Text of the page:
QuestionMark? #103

July 21, 2016by Mark Rutherford

QuestionMark? #103


Dear Sexpert,

I am a 53 year old GWM, in good health for my age, in good shape,
tall, hairy chested body hair, and dark skin.

At my age, and I don’t complain, I have been having hard-on erections
every night or mornings about 1:30 AM or 2:00 AM, and I don’t know
My cock is nicely shaped and not big, thick, or huge one, but
size, and I get these hard-on erections all the time.  Why?  I beat
meat, or masturbate, as all guys or men to shoot my load.  I have
had a partner in years, and I have been careful in the past about
intercourse or fucking.  When I want a cock up my butt, I have
stressed to use a condom.  I am health conscious in that regard and
want the AIDS virus.  I have seen my past partner suffer from it and
and is a diminishing disease.

I would welcome your thoughts and ideas on the subject for me.
Thanks.  Unsigned



It sounds like you are experiencing normal bodily functions. When men get hard-ons at night they are referred to as “nocturnal erections”. Subsequently, when you actually cum while you are sleeping it is called “nocturnal emissions”. For most men, it is usually during a wet dream when they are having sex with some hot man.


My question to you would be what are you thinking about during those night time hours as you lie in your bed. Do your thoughts drift to men? Having sex with them? Kissing them? Maybe just being in a relationship with a man? Sometimes a good conversation or just a certain look in the eye is enough to get some men hard.


It sounds as if you may have had some rough experiences in the love department in your past. Losing a lover is a devastating experience and can change your views about love and sex forever. Have you spoken with a therapist about your feelings over having lost a loved one? If not, I would strongly suggest it. Talk therapy can be very helpful in uncovering our feelings. It also works to restructure our thought processes regarding things that are happening in our life and our reactions to these events. For example, losing a lover may have pushed you away from sex altogether. This aversion to sex may spill over into your willingness to find and be in a meaningful relationship. This leads to loneliness and disconnection. It is a normal human condition to want human contact.   This contact comes in the form of emotional and physical intimacy with other humans. Physical intimacy includes sex. To take yourself out of these experiences is to deny yourself the full experience of your life.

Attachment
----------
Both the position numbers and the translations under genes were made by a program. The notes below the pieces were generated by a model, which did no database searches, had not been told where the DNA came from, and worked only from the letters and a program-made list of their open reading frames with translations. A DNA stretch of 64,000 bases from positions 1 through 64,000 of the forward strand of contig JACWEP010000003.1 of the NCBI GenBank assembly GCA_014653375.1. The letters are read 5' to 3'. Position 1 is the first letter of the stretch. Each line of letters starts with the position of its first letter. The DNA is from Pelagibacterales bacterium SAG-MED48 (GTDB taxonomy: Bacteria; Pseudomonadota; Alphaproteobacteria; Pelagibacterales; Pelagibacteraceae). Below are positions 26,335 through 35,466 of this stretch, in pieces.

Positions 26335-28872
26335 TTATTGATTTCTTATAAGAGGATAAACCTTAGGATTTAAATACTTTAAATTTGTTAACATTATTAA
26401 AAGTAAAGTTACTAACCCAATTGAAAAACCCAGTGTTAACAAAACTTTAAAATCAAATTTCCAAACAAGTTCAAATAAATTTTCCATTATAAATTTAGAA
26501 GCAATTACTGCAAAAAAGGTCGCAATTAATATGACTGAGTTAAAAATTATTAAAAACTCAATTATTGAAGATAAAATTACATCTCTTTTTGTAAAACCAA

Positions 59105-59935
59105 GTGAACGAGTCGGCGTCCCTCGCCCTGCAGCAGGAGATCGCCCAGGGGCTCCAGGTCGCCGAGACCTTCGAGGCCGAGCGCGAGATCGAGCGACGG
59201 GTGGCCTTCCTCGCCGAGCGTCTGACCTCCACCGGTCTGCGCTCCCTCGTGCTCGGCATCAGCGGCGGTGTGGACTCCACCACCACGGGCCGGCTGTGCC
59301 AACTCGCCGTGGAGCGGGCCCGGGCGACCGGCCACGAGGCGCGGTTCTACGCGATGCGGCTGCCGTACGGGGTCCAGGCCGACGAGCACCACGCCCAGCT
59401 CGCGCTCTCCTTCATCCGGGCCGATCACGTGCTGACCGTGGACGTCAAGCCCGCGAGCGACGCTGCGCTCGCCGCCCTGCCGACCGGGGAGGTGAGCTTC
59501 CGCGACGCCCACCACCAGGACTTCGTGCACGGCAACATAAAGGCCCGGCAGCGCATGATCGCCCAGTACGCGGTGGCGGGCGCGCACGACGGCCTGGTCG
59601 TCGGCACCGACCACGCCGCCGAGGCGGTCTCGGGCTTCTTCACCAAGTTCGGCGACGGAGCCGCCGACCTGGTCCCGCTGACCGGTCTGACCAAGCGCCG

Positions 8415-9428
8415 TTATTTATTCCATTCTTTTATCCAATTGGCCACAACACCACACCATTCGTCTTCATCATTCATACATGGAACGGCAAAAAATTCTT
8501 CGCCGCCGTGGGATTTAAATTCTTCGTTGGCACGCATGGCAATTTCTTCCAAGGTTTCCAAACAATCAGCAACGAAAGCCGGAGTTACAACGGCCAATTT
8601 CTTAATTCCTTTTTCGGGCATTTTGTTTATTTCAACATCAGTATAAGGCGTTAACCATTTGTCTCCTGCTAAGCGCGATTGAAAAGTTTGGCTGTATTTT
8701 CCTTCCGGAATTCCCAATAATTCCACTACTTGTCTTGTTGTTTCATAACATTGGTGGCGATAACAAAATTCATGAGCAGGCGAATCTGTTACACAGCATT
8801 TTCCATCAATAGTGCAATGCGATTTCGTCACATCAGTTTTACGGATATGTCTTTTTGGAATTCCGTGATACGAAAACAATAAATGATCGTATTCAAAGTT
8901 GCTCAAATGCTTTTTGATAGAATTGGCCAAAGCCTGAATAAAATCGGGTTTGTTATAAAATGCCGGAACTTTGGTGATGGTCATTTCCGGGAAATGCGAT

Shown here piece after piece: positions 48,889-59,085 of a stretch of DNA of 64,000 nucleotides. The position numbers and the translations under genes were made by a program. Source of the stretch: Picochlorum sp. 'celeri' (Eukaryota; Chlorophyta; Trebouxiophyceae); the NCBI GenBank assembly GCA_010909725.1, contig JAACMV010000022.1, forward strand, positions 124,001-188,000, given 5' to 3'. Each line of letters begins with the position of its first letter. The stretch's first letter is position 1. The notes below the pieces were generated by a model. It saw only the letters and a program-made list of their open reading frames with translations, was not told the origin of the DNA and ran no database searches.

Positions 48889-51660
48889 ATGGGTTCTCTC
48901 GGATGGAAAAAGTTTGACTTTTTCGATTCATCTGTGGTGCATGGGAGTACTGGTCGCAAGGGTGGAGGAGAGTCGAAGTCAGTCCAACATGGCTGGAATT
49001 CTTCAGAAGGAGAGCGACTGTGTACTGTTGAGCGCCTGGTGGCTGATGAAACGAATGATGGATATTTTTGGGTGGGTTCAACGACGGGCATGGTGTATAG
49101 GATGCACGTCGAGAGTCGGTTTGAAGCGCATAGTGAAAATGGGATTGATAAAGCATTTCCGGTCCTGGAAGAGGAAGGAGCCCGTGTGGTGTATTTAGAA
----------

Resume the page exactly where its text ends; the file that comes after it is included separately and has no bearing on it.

When you don’t allow yourself to “go there” emotionally, sometimes your body does it for you. Enter the wet dreams and nocturnal hard-ons. This is just a thought of course and I urge you to follow up with a therapist. But it seems as if what you need is to jump back into your life and begin to take some chances once again. If I can be of any more help, please let me know.


All the Best, Mark



Dear Sexpert,